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Jon Peddie Research agency published a piece of information about graphics solutions market in the fourth quarter 2002. Nothing really surprising here, but the general trends are very easy to see in these kinds of reports: integrated graphics gains popularity, while the demand on add-in graphics cards lowers.

As we have already informed you, personal computer market grew in the fourth quarter in comparison to the third quarter, so did the market of graphics solutions. JPA states that 53 million of graphics devices were supplied by 9 different vendors, up 13% from the third quarter.

NVIDIA continued to acquire the largest share of the market: 32%, though, the figure declined from the third quarter despite of 13% rise in sales. Intel is up 12% from the quarter before with 28% of graphics market. The third largest graphics solutions supplier is ATI Technologies with 19% share and 18% sequential growth. Such companies like Matrox Graphics, Trident Microsystems, Silicon Motion and 3Dlabs now occupy very small market shares and their sales were either down or flat in Q4 2002. No details about VIA/S3 Graphics who used to be rather strong in the mobile segment and SiS, who is popular in China.

It is necessary to point out that in the fourth quarter 2002 the number of graphics processors supplied for add-in graphics cards grew 9%, while the figure for integrated chipsets upticked 17%. The most significant growth was reported in the mobile segment: 25% sequentially.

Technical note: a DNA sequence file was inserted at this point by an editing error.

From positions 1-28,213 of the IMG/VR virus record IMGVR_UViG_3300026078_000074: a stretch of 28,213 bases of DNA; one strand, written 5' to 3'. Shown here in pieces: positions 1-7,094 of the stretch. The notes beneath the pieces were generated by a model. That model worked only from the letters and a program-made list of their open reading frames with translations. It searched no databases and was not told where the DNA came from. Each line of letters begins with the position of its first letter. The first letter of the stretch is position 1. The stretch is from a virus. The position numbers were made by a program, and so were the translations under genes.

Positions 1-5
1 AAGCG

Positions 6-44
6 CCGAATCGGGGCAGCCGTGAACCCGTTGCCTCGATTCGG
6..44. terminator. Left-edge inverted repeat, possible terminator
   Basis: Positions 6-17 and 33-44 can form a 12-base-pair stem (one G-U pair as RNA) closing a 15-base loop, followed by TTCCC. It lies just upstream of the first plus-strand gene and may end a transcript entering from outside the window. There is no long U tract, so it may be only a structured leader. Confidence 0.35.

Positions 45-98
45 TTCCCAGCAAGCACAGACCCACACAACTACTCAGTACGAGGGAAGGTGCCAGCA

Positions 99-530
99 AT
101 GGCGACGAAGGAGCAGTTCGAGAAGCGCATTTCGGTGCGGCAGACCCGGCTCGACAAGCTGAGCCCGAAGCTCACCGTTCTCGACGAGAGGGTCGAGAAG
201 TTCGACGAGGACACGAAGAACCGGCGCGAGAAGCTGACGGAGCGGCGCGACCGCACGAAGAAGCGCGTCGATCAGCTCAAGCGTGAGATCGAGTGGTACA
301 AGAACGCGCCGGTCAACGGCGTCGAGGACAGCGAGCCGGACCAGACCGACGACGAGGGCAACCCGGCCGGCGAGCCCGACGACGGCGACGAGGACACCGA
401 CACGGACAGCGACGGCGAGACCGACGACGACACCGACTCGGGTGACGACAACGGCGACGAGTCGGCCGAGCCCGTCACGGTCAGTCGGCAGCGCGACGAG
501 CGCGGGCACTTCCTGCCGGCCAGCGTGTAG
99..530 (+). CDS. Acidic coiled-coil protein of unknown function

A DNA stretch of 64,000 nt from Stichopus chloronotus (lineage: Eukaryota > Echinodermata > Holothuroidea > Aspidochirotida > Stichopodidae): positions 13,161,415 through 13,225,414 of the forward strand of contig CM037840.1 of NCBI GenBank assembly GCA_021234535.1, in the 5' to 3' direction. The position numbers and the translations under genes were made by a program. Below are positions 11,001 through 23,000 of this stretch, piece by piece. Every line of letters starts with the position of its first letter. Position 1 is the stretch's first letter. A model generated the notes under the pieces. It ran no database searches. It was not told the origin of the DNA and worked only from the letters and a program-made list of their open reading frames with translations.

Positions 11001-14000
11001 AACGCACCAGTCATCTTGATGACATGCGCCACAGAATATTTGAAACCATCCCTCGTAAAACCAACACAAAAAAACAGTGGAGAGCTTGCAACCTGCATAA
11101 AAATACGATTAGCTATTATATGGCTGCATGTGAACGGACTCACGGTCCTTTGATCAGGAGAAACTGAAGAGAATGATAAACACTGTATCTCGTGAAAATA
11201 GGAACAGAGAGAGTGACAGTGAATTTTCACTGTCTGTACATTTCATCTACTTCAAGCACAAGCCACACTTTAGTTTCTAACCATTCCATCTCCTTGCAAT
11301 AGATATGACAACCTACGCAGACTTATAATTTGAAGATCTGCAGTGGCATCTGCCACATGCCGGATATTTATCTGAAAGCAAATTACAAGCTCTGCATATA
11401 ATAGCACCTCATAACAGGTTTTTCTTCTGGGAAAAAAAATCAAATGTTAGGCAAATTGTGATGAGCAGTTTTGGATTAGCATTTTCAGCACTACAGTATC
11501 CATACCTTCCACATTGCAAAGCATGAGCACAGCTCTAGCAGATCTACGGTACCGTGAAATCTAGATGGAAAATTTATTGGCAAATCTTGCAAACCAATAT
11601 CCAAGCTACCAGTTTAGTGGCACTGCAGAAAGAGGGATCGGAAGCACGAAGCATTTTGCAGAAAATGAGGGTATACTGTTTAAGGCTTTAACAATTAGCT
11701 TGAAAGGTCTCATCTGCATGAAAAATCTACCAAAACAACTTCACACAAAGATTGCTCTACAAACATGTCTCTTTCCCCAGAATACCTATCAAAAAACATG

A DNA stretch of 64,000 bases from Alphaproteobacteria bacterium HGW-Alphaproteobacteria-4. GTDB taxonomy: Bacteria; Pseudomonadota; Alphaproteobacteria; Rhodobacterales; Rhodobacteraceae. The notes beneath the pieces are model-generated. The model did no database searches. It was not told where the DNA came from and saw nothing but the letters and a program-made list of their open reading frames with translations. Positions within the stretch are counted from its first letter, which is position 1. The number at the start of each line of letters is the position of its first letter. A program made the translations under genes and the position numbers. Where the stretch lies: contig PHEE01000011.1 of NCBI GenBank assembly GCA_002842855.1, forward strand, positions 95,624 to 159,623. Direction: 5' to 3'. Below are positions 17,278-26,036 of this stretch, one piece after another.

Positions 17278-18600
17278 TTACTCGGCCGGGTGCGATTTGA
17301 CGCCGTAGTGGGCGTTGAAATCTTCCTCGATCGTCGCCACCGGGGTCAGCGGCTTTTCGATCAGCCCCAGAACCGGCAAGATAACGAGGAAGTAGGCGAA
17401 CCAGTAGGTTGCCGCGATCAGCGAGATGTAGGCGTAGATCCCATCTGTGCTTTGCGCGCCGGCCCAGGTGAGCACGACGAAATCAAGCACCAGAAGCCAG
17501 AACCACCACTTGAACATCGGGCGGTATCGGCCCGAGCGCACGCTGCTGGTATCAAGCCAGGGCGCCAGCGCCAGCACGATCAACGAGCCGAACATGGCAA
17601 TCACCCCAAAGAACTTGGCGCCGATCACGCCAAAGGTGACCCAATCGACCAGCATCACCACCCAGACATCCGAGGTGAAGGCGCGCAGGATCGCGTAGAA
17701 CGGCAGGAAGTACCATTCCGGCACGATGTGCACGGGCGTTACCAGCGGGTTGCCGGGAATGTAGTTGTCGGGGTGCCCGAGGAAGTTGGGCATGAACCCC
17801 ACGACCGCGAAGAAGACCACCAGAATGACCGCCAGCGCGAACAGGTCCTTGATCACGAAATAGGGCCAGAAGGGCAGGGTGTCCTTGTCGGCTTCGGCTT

To sum up, Intel continues to lead in the segment of integrated platforms. Since people usually do not need any advanced 3D features for business, with the introduction of cheaper solutions with improved 2D image quality Intel has very good prospects here. Having licensed Quad Pumped Bus and being the leader on the mobile market ATI also has loads of opportunities to sell more graphics chips. On the other hand ATI is just second among the suppliers of graphics processors for add-in boards after NVIDIA in terms of market share, but given that the market of discrete graphics shrinks these days, while ATI is ahorse with its high-end solutions, prospects for the Markham, Ontario-based company are good. Of course, just in case the company is as aggressive as it has been in the past six months after the R300 launch. NVIDIA is not in its perfect condition these days. Socket A processor market share tumbles, XBOX is slow and the company still cannot start selling its GeForce FX-based graphics cards. In case the sequence of failures continues, NVIDIA has all chances to lose part of its market share in one or two quarters.


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